Some brave pioneers – like Dyson Heydon, Lord Wedderburn and Tony Weir – made valiant, early attempts to sort out the chaos that has dogged our understanding of these torts almost since their inception. They failed. Others in their wake – like Hazel Carty, Allan Beever and Simon Deakin – have since picked up the baton and run with the challenge. They, in my view, failed too. In my view no-one has quite cracked them yet. No-one has rationalised or – to paraphrase that oft-made complaint – managed to act as an Atkin in this (mine)field of intentional civil wrongs.
I have fared no better in this regard; and deliberately so. This is because I have begun work on a new book that takes a fresh look at the so-called economic torts and offers a sort of anti-theory of them. In the book, I shall argue that much of the confusion stems from the fact that it seems uncritically to be accepted that this group of torts belong together, that they form a family. My view, however, is that this is not so. I think we should get away from the idea that they are a group of closely related torts that have in common the fact that they protect economic or trade or business interests. If they are linked at all it is via the point that they are all good examples of how tort law functions as the common law’s Swiss army knife. I say this because all of these torts can be seen through the lens of the law’s response to particularly opprobrious scoundrels. The range of interests that these torts protect is not limited to those that arise within a commercial setting. Rather, they can be invoked to obtain redress for infringements of autonomy rights (including the right to decision-making autonomy). They can also be used in connection bodily injuries, harm visited upon a claimant's mental well-being and consumer satisfaction and expectations.
Naturally, in advancing this thesis I am ruffling more than just a few feathers. I disagree with just about everybody who has written prominently about them. I lock antlers with conventional accounts of these torts, with Kantian explanations and with rights theorists’ understandings.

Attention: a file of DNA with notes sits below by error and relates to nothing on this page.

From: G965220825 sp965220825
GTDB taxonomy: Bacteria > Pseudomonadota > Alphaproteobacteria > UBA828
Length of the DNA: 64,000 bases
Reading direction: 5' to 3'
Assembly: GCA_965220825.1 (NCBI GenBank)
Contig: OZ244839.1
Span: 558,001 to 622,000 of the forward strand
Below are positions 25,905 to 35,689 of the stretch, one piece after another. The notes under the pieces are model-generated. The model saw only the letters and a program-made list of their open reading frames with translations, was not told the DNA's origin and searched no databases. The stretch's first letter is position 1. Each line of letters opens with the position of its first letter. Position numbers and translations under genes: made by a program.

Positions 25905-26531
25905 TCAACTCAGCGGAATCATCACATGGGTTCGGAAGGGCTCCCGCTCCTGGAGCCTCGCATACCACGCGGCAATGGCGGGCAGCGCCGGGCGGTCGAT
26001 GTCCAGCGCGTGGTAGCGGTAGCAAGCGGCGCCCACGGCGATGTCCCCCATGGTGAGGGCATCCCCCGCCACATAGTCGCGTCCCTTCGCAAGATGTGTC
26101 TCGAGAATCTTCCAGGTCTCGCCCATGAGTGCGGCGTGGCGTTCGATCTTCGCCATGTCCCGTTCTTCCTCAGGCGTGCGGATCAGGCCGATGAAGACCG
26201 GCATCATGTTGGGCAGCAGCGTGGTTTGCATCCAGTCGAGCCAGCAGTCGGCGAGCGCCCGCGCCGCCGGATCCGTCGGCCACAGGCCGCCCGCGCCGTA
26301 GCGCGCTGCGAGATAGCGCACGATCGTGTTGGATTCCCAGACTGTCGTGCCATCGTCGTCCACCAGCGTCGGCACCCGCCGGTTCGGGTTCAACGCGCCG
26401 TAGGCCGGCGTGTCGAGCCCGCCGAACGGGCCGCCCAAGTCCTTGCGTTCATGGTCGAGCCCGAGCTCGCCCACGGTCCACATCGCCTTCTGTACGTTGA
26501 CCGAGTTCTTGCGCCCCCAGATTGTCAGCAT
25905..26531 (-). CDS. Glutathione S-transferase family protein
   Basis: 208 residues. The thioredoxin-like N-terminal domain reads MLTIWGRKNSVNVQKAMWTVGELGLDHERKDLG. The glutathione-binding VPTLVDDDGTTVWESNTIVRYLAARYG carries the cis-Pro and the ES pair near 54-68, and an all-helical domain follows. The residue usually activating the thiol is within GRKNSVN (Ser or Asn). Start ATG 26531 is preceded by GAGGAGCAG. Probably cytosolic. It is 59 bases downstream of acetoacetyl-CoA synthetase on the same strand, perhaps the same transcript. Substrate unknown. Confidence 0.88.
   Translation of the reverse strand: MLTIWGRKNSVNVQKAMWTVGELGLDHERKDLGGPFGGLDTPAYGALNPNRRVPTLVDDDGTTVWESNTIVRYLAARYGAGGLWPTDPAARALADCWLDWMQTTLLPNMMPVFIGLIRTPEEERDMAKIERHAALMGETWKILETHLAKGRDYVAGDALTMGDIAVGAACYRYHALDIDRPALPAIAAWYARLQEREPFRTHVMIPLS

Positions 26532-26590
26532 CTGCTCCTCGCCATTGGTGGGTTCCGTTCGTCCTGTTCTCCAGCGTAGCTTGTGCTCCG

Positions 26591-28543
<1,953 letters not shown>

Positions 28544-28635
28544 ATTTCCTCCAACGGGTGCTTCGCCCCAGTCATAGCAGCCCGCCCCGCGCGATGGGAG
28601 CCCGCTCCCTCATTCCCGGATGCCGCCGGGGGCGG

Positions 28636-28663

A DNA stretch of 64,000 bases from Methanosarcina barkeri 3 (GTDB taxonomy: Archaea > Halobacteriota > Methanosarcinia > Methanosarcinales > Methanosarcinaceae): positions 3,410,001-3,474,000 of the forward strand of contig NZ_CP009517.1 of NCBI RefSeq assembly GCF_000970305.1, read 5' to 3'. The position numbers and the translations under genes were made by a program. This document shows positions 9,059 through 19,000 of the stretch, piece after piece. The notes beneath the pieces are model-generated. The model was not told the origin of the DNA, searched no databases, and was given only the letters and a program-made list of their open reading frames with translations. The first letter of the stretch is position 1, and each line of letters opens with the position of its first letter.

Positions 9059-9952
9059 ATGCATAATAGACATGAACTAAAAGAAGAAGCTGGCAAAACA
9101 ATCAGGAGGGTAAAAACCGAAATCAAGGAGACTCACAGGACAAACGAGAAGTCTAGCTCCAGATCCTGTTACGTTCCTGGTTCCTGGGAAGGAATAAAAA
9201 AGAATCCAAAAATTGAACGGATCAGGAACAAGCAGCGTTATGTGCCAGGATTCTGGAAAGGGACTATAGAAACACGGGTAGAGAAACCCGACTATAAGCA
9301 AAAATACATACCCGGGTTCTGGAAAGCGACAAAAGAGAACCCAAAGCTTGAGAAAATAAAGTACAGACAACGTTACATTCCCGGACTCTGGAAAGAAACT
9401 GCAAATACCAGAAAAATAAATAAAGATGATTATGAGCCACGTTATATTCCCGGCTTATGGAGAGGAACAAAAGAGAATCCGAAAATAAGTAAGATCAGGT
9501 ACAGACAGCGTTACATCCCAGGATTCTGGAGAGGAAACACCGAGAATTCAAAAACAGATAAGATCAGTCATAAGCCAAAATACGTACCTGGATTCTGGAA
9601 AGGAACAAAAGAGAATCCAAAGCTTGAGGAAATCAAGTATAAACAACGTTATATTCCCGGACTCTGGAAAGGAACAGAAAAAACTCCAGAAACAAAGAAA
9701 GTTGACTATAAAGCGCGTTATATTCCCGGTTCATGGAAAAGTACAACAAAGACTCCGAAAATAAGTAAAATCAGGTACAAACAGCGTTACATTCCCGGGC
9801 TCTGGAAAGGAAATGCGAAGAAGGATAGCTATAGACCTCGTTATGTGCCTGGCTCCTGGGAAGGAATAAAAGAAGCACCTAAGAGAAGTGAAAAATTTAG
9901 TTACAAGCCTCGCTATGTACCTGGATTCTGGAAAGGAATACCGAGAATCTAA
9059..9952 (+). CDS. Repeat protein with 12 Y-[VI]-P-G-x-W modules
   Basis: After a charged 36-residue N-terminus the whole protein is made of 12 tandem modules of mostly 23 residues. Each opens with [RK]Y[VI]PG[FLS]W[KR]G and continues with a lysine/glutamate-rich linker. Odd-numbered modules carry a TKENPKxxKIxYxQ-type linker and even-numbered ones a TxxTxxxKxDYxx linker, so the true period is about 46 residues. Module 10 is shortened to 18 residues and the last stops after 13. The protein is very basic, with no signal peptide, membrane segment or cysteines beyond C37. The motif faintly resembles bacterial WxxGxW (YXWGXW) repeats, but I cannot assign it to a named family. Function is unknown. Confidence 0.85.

Work is still at a relatively early stage of development. However, during my sabbatical – spent in the wonderfully welcoming arms of the Cambridge Law Faculty as well my host college, Clare Hall – I did mange to write a draft chapter engaging with (and dismissing as implausible) the rival accounts produced by the ‘Conventional School’, the ‘Kantian School’ and the “Rights Theory School’. I also wrote another draft chapter dealing with what ought to be a simple matter, but is in fact a fiendishly difficult one, namely, identifying the dramatis personae. In simple terms, the chapter seeks to identify a list of torts that are both thought to be vital (in the strict sense of that word) and part of the economic tort family. Incredible as it may seem, no two authors have ever yet agreed on which torts are the economic torts (or even what all their names are).
On top of writing these two draft chapters, I have had many fruitful discussions with knowledgeable members of the Cambridge Law Faculty. I also had the chance to present a paper on “the book so far” to the Cambridge Private Lawyers at their away day – from which we have a lot to learn (in particular the 2 ½ hours that they allow for a three course lunch with fine clarets and sauvignon blancs).
All in all, a very agreeable and useful period of research leave was had. The feedback on “the book so far” paper I gave was reassuringly very positive and helpful.
And one last thing... as an antidote to thinking about the economic torts all day every day, I managed to tickle into a publishable state a few papers on other topics that I had been working on. These are now all due later in 2019 (in the OJLS, the CLJ, the McGill Law Journal and the Canadian Journal of Law and Jurisprudence).